Exxon Valdez: One last fight
Exxon Mobil Corp. and its oil tanker subsidiary notified lawyers for fishermen and others harmed by the massive Alaska oil spill 20 years ago that on Wednesday it will pay them $470,268,908, but returned to a federal court to continue a fight over another $54.5 million.
The larger payment represents interest back to September 1996 on the punitive damages award that the company had already paid; the smaller figure represents 90 percent of what Exxon Mobil still owes to cover the $60.6 million it still owes in premiums on a “letter of credit” it obtained while it pursued appeals in the federal courts, up to and including the Supreme Court over the punitive damages award. The Court ruled that the company could be assessed punitive damages for the incident involving the grounding of the supertanker Exxon Valdez, but said the punitive award could be no higher than the compensatory damages award of $507.5 million.
Two weeks ago, a three-judge panel of the Ninth Circuit Court ruled unanimously that Exxon Mobil must pay more than 12 years of interest on the punitive award — an issue the Supreme Court did not decide. But the panel divided, 2-1, in ruling that each side in the prolonged court battle must pay its own costs.
In a petition for en banc rehearing, filed Monday (available here), the company asked for reconsideration of the panel majority’s refusal to award Exxon any part of its court costs.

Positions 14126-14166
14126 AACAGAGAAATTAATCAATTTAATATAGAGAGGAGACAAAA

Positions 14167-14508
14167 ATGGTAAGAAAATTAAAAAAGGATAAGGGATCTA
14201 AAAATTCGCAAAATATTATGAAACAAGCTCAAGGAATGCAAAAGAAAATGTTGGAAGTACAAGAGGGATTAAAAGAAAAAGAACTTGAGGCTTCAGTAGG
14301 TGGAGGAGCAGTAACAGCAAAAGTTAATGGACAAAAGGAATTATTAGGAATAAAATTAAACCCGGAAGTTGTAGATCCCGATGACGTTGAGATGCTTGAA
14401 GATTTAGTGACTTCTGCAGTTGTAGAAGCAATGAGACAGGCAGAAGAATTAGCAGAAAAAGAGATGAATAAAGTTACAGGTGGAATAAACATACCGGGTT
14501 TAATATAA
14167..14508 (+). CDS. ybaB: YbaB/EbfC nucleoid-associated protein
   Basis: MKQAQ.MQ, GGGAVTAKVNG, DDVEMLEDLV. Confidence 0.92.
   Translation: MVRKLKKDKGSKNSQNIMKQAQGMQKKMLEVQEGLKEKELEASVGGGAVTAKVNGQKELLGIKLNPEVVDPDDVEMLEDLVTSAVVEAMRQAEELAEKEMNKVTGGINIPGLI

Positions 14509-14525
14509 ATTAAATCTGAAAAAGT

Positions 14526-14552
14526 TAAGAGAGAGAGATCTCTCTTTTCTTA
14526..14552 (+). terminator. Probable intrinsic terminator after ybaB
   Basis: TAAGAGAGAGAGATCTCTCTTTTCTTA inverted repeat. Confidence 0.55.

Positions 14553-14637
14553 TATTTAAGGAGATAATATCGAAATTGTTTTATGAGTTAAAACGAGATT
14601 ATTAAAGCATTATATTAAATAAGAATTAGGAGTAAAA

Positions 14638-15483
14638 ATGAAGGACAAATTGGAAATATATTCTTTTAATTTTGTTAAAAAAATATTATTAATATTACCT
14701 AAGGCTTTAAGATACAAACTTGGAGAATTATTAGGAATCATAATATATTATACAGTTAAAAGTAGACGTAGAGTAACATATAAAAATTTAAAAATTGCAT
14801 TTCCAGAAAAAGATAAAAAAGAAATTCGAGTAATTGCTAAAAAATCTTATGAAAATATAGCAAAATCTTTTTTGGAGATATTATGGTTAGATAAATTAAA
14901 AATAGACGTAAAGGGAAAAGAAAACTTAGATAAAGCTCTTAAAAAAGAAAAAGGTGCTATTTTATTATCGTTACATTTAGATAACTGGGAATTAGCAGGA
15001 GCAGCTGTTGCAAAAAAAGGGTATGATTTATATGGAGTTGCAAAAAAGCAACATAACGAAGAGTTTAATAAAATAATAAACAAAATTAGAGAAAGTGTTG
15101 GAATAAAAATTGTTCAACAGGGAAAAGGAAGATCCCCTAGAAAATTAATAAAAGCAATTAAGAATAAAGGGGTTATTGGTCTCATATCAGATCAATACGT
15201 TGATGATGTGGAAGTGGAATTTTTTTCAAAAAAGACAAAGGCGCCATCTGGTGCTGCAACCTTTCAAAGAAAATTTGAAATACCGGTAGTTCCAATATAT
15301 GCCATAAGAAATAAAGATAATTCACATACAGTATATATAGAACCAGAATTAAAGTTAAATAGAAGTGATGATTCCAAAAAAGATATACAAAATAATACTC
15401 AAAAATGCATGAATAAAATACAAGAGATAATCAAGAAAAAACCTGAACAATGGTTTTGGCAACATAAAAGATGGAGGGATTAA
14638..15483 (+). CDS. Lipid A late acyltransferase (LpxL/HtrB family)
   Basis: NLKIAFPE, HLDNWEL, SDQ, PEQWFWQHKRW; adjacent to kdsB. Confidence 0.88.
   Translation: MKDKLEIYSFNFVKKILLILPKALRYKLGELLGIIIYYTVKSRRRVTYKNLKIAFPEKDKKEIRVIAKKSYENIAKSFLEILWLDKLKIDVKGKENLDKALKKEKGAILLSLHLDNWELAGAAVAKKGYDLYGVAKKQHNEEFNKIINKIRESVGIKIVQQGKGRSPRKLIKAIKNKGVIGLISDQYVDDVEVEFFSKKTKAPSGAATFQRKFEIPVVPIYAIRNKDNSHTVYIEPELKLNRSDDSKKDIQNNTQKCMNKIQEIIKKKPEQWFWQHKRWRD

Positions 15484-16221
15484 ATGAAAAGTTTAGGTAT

It made an argument based on simple arithmetic and on law. Its numbers argument said that the Supreme Court had reduced the punitive damages award from $5 billion to about $500 million — thus cutting it by 90 percent — so the fishermen and others who sued should have to pay 90 percent of Exxon’s credit premium costs of $60.6 million, or $54.5 million.
Its legal argument was that there is a “centuries-old principle that a successful litigating party should be compensated for the costs incurred to achieve its success.” The company said it had to obtain a letter of credit to serve as financial security while it contested the punitive damages award in appeals, and that the premiums on that instrument “eventually exceeded $60.6 million.” It asks that the full Circuit Court require it to pay only $6.1 million of that, as the amount spent to win a reduction of punitives, with the challengers required to pay the other $54.5 million.
Its filing made only one mention of the interest obligation, noting that it plans to pay that amount — minus enough to cover its court costs — on Wednesday.